FX's 'Anger Management' Kicks Off A Year Of Dynamic Scheduling Strategies

One of the year’s most significant scheduling strategies will begin next Thursday with the return to FX’s prime-time schedule of “Anger Management,” the Charlie Sheen sitcom that marked the actor’s jump back into television after his legendarily ballistic break from his starring role on CBS’ long-running comedy “Two and a Half Men.”

“Management” enjoyed a successful ten-episode run last summer that in effect served as a test for its long-term viability. In other words, there were questions prior to the series premiere about whether Sheen could support a new comedy, or if his popularity was tied exclusively to “Two and a Half Men.” For that matter, there were concerns about whether Sheen’s well-documented manic behavior following his departure from “Men” had compromised or otherwise weakened his fan base.

Such concerns proved ungrounded. On the night of its premiere, “Management”  attracted almost six million viewers. Those numbers leveled off during its run, but they were still strong enough to ensure an unusually secure future for the show, with a production deal unique for a scripted television series.

In a vote of extreme confidence, “Management” last summer received a staggering 90-episode order and the promise of a scheduling strategy that would be similarly dynamic and generous. Beginning next Thursday, there will be a new episode of “Management” on FX’s prime time schedule almost every week for the next two years: that is, for 45 weeks during 2013 and again in 2014. (As the current plan goes, the show will take only six breaks for holidays and other reasons during each of the next two years.) By the time “Management” completes this run at the end of 2014, a total of 100 episodes will have been telecast, and the show will be ready for a lucrative run in syndication.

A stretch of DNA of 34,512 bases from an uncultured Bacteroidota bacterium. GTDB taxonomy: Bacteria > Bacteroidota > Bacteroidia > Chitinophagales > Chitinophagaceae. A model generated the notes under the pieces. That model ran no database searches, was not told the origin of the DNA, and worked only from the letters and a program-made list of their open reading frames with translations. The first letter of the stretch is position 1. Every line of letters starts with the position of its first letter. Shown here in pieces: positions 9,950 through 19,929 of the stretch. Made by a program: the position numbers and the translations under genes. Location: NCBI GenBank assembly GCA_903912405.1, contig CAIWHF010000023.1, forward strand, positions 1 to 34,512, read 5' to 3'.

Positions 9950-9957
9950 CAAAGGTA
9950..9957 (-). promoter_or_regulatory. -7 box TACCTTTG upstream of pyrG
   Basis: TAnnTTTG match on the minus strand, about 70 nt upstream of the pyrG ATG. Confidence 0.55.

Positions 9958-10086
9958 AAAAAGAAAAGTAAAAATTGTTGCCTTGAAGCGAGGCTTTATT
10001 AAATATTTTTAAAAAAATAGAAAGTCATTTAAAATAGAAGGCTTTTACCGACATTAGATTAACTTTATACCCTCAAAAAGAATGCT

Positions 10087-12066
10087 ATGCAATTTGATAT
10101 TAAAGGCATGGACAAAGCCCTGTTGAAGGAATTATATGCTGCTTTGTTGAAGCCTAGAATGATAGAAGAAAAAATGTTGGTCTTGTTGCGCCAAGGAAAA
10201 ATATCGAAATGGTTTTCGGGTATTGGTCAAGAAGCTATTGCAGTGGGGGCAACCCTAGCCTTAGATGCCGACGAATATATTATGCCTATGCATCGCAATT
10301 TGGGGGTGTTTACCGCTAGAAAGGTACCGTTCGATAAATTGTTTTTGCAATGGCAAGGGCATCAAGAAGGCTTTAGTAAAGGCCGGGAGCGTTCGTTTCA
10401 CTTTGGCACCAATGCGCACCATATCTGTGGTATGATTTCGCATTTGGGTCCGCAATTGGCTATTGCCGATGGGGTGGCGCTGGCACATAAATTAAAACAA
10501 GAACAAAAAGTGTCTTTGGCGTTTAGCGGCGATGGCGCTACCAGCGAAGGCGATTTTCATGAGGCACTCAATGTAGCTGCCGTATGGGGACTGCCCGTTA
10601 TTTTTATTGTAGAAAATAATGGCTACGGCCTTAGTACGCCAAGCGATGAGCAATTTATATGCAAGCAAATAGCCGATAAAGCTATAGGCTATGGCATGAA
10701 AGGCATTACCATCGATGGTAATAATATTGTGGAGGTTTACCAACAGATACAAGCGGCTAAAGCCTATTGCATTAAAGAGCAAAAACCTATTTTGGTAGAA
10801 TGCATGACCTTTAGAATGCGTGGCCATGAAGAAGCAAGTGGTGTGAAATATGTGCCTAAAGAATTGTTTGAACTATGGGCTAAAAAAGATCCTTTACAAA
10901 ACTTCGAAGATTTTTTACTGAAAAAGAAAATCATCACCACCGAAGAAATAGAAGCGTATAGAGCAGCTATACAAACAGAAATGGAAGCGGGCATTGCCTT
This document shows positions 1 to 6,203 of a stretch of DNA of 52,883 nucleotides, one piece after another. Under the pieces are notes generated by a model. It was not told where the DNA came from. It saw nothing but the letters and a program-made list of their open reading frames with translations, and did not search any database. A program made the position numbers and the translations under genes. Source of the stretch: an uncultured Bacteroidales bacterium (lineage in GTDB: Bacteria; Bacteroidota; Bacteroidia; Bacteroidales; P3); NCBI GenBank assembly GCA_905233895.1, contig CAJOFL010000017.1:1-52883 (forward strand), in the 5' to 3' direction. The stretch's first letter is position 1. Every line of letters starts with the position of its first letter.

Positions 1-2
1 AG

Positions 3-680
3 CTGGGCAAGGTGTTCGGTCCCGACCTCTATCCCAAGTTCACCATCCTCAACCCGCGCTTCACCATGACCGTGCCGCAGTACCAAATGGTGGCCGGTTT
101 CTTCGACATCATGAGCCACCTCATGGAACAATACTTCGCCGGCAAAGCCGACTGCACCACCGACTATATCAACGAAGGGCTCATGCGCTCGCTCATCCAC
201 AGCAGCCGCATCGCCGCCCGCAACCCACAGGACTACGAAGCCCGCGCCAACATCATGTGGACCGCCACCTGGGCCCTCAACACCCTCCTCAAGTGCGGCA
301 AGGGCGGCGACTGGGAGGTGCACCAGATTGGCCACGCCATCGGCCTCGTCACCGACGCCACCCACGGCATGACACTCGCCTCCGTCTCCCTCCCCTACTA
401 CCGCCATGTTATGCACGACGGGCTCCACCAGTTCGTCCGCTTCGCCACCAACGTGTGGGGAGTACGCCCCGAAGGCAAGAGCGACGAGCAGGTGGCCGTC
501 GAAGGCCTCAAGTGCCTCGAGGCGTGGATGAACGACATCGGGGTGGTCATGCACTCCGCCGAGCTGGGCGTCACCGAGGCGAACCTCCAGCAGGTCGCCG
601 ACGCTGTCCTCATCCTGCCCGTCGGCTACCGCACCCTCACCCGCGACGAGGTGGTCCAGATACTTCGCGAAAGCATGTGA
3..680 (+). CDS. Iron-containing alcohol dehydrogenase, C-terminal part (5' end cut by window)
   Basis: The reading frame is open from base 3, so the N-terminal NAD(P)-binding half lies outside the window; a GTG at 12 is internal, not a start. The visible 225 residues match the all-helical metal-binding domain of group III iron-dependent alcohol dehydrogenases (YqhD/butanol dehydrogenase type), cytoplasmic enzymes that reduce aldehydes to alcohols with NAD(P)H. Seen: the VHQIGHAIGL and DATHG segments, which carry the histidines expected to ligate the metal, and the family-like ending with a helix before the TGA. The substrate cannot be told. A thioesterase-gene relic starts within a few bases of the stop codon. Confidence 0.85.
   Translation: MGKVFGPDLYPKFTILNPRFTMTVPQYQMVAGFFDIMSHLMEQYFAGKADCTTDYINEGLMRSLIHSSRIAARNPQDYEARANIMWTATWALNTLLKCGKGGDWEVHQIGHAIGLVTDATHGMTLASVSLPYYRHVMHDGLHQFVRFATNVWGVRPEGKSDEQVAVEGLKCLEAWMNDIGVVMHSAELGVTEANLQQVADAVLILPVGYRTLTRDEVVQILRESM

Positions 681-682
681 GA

There hasn’t been a one-time episode order of this magnitude for a scripted television series since TBS ordered 100 episodes of “Tyler Perry’s House of Payne” back in 2006 after the same kind of ten-episode run “Management” completed last year. But “Payne” wasn’t scheduled in quite so aggressive a manner.

“Management” is hardly one of television’s top sitcoms. But it’s relatively easy to watch, and that’s always a significant component in the success of any syndicated comedy series. Sheen is obviously the draw, happily spoofing his fractious public persona by playing a former minor league baseball player turned anger management therapist. But the series has attracted further attention because of the contributions of two recurring performers – Brett Butler, who plays a bartender, and Martin Sheen, as Charlie’s character’s father. Butler twenty years ago was briefly one of television’s biggest stars with her short-lived but popular sitcom “Grace Under Fire.” More recently, Martin Sheen portrayed President Josiah Bartlet in the hugely acclaimed drama “The West Wing."

In terms of the scheduling and distribution of original television series content, 2013 promises to be uncommonly interesting, if not full-on game-changing. In addition to FX’s dynamic plan for “Anger Management,” which will offer a consistency to the network’s prime-time identity throughout the year, NBC has announced that when “The Voice” returns in late March, it will run well beyond the end of the traditional broadcast season in mid-May and will conclude in late June (thus supporting the network’s summer season).

Meanwhile, NetFlix will release a fresh batch of 14 episodes of the modern comedy classic “Arrested Development” in May. Cast members have indicated that they view these new episodes of “Development” as a run-up to a possible long-rumored feature film rather than a fourth season of the show. (The first three seasons ran on Fox from 2003-06.) It's unlikely fans will regard them as such. Either way, it’s an extraordinary comeback for a series that struggled in the ratings on traditional television but found new life in new media.           

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1 comment about "FX's 'Anger Management' Kicks Off A Year Of Dynamic Scheduling Strategies".
  1. Marc Schcher from Barrington Broadcasting Group , January 11, 2013 at 2:15 p.m.
    One question is whether writers can keep up with that aggressive pace and maintain the quality?